Learning to fly in a conventional-gear airplane, or interested in making the switch? A new book, Flying the Tail Wheel Airplane by Jim Alsip, offers step-by-step instructions that gradually build in complexity as the book progresses. Photographs from the cockpit illustrate key points and principles and serve to emphasize stick-and-rudder skills from the pilot's perspective. Alsip is a Master CFI and charter member of the Society of Aviation and Flight Educators and provides tailwheel and aerobatic instruction in a Super Decathlon. The book is available on Amazon.com.
Note: Products listed have not been evaluated by ePilot editors unless otherwise noted. AOPA assumes no responsibility for products or services listed or for claims or actions by manufacturers or vendors.
Savings every day with the AOPA Car Rental Discount Program
Pocket some savings with the AOPA Car Rental Discount Program. If you're renting a car from Alamo, Avis, Enterprise, or Hertz, be sure to use your AOPA discount code to save up to 25 percent. Plus, with money-saving coupons such as free rental days and upgrades, you could see your AOPA membership pay for itself. To ensure you're receiving the AOPA car rental discount, make your reservation directly through the AOPA website. Can't remember the discount code? No problem—when you reserve your car through the links provided, the code is pre-filled for you. A portion of all revenue generated will be returned to AOPA and reinvested to fund the association's efforts to maintain the freedom, safety, and affordability of general aviation. Visit the website for more details.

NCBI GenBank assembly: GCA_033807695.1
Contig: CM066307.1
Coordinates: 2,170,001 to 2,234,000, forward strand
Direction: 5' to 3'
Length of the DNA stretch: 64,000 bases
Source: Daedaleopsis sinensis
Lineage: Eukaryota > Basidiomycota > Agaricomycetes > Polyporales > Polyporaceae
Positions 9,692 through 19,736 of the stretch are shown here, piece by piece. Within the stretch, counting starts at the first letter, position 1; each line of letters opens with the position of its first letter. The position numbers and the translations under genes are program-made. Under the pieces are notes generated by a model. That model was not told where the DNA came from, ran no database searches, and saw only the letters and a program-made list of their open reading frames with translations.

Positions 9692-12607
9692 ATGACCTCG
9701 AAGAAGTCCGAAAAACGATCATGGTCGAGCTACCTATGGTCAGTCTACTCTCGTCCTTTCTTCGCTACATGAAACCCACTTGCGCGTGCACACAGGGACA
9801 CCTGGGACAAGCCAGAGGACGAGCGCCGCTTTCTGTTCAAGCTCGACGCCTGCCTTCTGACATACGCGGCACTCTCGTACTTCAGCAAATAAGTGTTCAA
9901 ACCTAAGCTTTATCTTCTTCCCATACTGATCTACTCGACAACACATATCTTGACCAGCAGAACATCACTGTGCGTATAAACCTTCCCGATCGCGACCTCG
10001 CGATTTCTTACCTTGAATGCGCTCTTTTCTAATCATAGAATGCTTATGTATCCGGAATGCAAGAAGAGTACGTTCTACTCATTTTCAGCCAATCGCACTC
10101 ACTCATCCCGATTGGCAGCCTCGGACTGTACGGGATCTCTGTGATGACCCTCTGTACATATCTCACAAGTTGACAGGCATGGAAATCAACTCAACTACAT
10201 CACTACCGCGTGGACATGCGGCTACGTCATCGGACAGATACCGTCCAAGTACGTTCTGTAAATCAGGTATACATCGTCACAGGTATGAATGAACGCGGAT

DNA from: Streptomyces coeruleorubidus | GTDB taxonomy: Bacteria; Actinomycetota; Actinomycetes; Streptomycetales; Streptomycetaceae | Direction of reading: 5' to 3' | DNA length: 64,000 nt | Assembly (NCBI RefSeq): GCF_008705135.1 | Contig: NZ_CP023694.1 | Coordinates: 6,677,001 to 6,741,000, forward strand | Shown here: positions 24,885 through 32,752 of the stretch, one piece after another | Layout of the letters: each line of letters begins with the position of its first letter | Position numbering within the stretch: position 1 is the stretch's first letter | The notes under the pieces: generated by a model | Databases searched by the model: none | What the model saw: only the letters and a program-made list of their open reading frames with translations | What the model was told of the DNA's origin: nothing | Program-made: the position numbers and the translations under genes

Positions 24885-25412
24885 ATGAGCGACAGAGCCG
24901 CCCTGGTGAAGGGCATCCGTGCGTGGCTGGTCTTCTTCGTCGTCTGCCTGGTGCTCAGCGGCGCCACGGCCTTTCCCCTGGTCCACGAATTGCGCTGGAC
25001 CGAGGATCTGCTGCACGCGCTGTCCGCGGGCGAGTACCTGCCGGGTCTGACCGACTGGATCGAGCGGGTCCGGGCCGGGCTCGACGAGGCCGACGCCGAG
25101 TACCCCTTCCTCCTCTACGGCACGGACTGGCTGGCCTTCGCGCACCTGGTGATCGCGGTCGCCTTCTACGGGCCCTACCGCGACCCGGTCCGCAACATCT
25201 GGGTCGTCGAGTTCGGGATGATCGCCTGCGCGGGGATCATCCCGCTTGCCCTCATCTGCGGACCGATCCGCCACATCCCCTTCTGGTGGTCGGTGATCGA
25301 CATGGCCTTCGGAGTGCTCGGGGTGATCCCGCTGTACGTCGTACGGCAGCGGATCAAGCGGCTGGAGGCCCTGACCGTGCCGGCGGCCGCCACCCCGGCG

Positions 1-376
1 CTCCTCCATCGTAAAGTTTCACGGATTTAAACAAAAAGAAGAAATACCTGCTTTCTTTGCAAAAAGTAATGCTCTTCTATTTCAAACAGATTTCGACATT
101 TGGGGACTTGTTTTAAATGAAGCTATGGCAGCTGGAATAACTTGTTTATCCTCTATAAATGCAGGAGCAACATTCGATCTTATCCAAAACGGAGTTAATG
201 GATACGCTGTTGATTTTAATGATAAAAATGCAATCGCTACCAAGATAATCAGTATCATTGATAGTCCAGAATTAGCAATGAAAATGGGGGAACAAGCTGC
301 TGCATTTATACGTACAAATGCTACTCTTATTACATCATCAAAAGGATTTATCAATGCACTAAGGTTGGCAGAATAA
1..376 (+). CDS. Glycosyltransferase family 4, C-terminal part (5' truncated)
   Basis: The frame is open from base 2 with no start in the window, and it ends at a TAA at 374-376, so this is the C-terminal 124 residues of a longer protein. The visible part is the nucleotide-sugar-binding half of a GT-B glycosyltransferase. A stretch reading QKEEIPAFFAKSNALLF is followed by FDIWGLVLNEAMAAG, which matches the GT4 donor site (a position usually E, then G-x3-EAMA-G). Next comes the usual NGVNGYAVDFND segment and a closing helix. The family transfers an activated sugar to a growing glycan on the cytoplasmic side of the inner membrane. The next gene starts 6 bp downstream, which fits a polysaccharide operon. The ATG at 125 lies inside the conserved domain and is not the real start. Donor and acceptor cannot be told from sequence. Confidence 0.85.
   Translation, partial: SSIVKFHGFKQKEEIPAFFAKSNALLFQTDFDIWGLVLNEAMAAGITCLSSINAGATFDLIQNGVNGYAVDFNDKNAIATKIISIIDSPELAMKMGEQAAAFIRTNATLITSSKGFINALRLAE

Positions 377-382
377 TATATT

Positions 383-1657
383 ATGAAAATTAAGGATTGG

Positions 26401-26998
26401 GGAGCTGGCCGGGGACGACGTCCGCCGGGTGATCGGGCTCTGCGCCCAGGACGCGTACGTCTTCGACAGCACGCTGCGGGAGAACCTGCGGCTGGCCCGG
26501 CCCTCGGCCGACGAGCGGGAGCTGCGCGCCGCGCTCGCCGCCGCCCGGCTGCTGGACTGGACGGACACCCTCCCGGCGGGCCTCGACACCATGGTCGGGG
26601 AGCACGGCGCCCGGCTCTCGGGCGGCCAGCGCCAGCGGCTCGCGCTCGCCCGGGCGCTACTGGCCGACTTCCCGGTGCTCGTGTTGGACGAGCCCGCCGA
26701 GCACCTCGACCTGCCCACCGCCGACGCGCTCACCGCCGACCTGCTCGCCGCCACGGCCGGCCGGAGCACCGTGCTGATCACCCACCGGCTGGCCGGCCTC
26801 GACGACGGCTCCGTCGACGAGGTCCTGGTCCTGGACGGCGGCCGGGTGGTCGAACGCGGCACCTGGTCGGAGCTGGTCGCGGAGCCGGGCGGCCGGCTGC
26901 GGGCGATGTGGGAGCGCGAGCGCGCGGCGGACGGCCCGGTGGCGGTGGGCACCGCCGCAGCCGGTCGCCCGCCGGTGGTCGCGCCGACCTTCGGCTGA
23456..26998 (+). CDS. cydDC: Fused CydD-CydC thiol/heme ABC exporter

That wasn't in the brochure
Chip Wright thought his airline job would take him to an endless series of exotic warm-weather locales. And for a while, as he was based in Florida, that was true. And then he got transferred to Cincinnati. Enter the real world of airline flying. Read more in this week’s Flight Training blog.
Heading home from Oshkosh
Flying in an open-cockpit Maxair Drifter, Arty Trost has to make sure things don't go flying out of her aircraft—so she turns to simple fixes like a rubber band around her thigh to keep her sectional in place. Read more about Arty's trip home from EAA AirVenture in Oshkosh, Wis., in this week’s Let's Go Flying blog.
AOPA Career Opportunities
Ever dream of turning your passion for aviation into a career? We’re looking for an online product manager, marketing specialist–products, aviation education program developer, accounting manager, and associate editor–Web/ ePilot. To learn more about other AOPA career opportunities, visit AOPA Online.
AVIATION EVENTS & WEATHER